Glaetzer-Dixon Judith Pinot Noir ($220)

The first release of this aspiring wine leapt out of the blocks at $220 in 2013. It’s Tasmanian, it has the pedigree of the Glaetzer name (the famed, extended family is based in Barossa Valley, South Australia, producing powerful, regional wines), the winemaker has won the revered Jimmy Watson Trophy, the fruit is high quality, fancy oak is lavishly applied. Ticks many boxes

Yering Station Scarlett Pinot Noir/Reserve Pinot Noir ($250/120)

The 2015 harvest conspired with outstanding growing conditions, and hence we saw the first release of the $250 Scarlett designated pinot noir from this established, premium producer. The Reserve wine is no slouch at $120 a bottle too. These are full flavoured yet medium bodied styles – highly polished, elegant and refined wines.

Mount Mary Pinot Noir ($130)

Mount Mary has the reputation, longevity, lineage and next level wines to pull off just about any price for a wine. Recent releases of pinot noir have near eclipsed their famed cabernets blend, with impossibly satiny texture, fine pucker of tannins, beautiful perfume and incredible restraint that bodes well for cellaring.

Bindi Block 5 Pinot Noir ($110)

Arguably Australia’s finest pinot noir, the wine is hand-crafted from a single parcel of fruit from an extraordinary site in Macedon Ranges. The Block 5 saturates the palate with flavour but remains fine boned, with velvety texture, a sense of purity and exceptional length as calling cards. The wines retain their vitality even wine some considerable age.

Stefano Lubiana Sasso Pinot Noir ($130)

Tasmania’s premier biodynamic vineyards, a family operation, outstanding cool climate location, a gentle hand in the winery – a formidable check list. The wine itself is quietly powerful, deeply concentrated yet retains a fine suede texture through its exceptional length. There’s a sense of immense, immediate pleasure here.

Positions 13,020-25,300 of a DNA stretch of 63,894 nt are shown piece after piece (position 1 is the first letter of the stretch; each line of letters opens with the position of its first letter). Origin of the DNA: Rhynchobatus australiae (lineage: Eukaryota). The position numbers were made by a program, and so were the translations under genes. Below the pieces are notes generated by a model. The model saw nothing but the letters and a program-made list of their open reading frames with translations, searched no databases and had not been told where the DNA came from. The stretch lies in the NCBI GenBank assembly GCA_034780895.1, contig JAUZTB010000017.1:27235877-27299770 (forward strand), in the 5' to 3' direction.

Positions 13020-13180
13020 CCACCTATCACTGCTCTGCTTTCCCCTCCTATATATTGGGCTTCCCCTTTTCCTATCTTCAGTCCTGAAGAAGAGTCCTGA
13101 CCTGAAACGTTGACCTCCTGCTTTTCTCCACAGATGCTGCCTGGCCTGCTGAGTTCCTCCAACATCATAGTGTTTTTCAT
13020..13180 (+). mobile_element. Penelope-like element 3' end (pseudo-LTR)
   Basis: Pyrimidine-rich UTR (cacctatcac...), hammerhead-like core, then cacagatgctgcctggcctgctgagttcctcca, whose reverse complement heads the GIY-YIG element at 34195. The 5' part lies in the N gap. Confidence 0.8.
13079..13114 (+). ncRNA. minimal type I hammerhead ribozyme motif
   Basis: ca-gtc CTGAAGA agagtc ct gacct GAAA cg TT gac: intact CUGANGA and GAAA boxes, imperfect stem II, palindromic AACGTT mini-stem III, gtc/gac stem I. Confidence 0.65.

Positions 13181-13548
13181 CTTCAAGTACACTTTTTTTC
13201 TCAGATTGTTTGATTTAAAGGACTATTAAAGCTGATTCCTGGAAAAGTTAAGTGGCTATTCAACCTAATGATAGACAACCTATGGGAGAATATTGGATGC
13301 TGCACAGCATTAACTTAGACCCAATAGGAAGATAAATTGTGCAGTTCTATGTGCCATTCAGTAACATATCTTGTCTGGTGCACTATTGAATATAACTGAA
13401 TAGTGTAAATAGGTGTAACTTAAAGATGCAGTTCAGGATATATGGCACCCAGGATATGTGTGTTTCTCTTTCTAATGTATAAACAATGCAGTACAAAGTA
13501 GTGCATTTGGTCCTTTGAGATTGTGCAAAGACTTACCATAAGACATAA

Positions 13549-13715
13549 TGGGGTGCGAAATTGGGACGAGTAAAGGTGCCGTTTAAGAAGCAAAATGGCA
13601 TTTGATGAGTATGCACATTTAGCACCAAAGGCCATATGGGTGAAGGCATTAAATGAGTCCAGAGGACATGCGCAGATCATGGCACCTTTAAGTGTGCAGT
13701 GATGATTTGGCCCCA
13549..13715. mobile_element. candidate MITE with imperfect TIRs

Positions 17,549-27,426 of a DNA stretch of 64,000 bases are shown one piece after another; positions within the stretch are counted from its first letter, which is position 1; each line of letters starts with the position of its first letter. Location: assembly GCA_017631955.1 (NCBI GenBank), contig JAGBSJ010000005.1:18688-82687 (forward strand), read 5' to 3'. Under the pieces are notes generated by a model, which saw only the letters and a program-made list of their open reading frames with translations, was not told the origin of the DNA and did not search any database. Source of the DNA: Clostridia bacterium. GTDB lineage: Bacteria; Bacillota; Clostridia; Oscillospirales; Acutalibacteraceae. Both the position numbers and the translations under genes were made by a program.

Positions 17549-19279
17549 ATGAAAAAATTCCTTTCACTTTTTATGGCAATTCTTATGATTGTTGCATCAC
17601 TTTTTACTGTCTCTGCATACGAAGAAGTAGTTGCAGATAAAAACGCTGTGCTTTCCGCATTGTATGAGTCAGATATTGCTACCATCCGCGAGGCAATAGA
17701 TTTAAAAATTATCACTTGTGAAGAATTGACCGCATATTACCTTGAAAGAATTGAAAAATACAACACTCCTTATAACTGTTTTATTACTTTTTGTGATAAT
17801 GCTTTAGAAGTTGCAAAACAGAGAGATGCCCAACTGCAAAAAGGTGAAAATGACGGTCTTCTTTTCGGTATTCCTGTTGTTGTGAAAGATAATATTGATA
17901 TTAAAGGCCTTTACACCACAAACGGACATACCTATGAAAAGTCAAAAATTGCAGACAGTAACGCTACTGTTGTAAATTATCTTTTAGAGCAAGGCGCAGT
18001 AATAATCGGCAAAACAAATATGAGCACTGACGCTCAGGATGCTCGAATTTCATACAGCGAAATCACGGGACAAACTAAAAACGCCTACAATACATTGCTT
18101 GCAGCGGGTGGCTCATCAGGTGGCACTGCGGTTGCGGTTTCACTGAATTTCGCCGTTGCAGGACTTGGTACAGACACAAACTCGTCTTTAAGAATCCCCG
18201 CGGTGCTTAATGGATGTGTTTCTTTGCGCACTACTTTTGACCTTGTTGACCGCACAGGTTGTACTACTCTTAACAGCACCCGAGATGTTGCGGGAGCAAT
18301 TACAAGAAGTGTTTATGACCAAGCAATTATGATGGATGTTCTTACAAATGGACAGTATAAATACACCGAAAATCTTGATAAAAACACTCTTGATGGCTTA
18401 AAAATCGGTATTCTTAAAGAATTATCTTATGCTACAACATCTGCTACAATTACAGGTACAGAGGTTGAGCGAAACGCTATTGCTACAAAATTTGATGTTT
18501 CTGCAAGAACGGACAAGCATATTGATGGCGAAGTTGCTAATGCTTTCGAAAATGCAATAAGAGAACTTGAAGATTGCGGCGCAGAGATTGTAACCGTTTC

Coldstream Hills Amphitheatre Pinot Noir ($150)

A relatively new release and a relatively new wine for the baller list, this singular pinot noir is quite assertive in its forward, concentrated fruit flavours, palate saturating in a way, fleshy, yet still holds a sense of freshness despite the generosity apparent. The bold, muscular style is done well here.

Domaine Simha Raja Pinot Noir/Rana Pinot Noir ($275/$175)

Esoteric wines from a quirky Tasmanian wine producer, these are very rarely seen wines, on the cusp of loose-knit in texture, sprinkled with herbal notes and a sense of sour-pickled cherries. They have great volume of perfume, a sense of expressiveness and present uniquely.

Yarra Yering Carrodus Pinot Noir ($250)

Yarra Yering’s flagship pinot noir leads the Yarra Valley’s top end pinot noir pricing, and delivers a firm, restrained, chunky pinot noir of strong, cherry-berry fruit flavour, judicious but noted cedary-sweet spice oak charactes and ribs of fine, silty tannins. It feels like one for the cellar, but the athletic style might just be appealing to some as a young wine, for those seeking impact from their pinot noir drinking.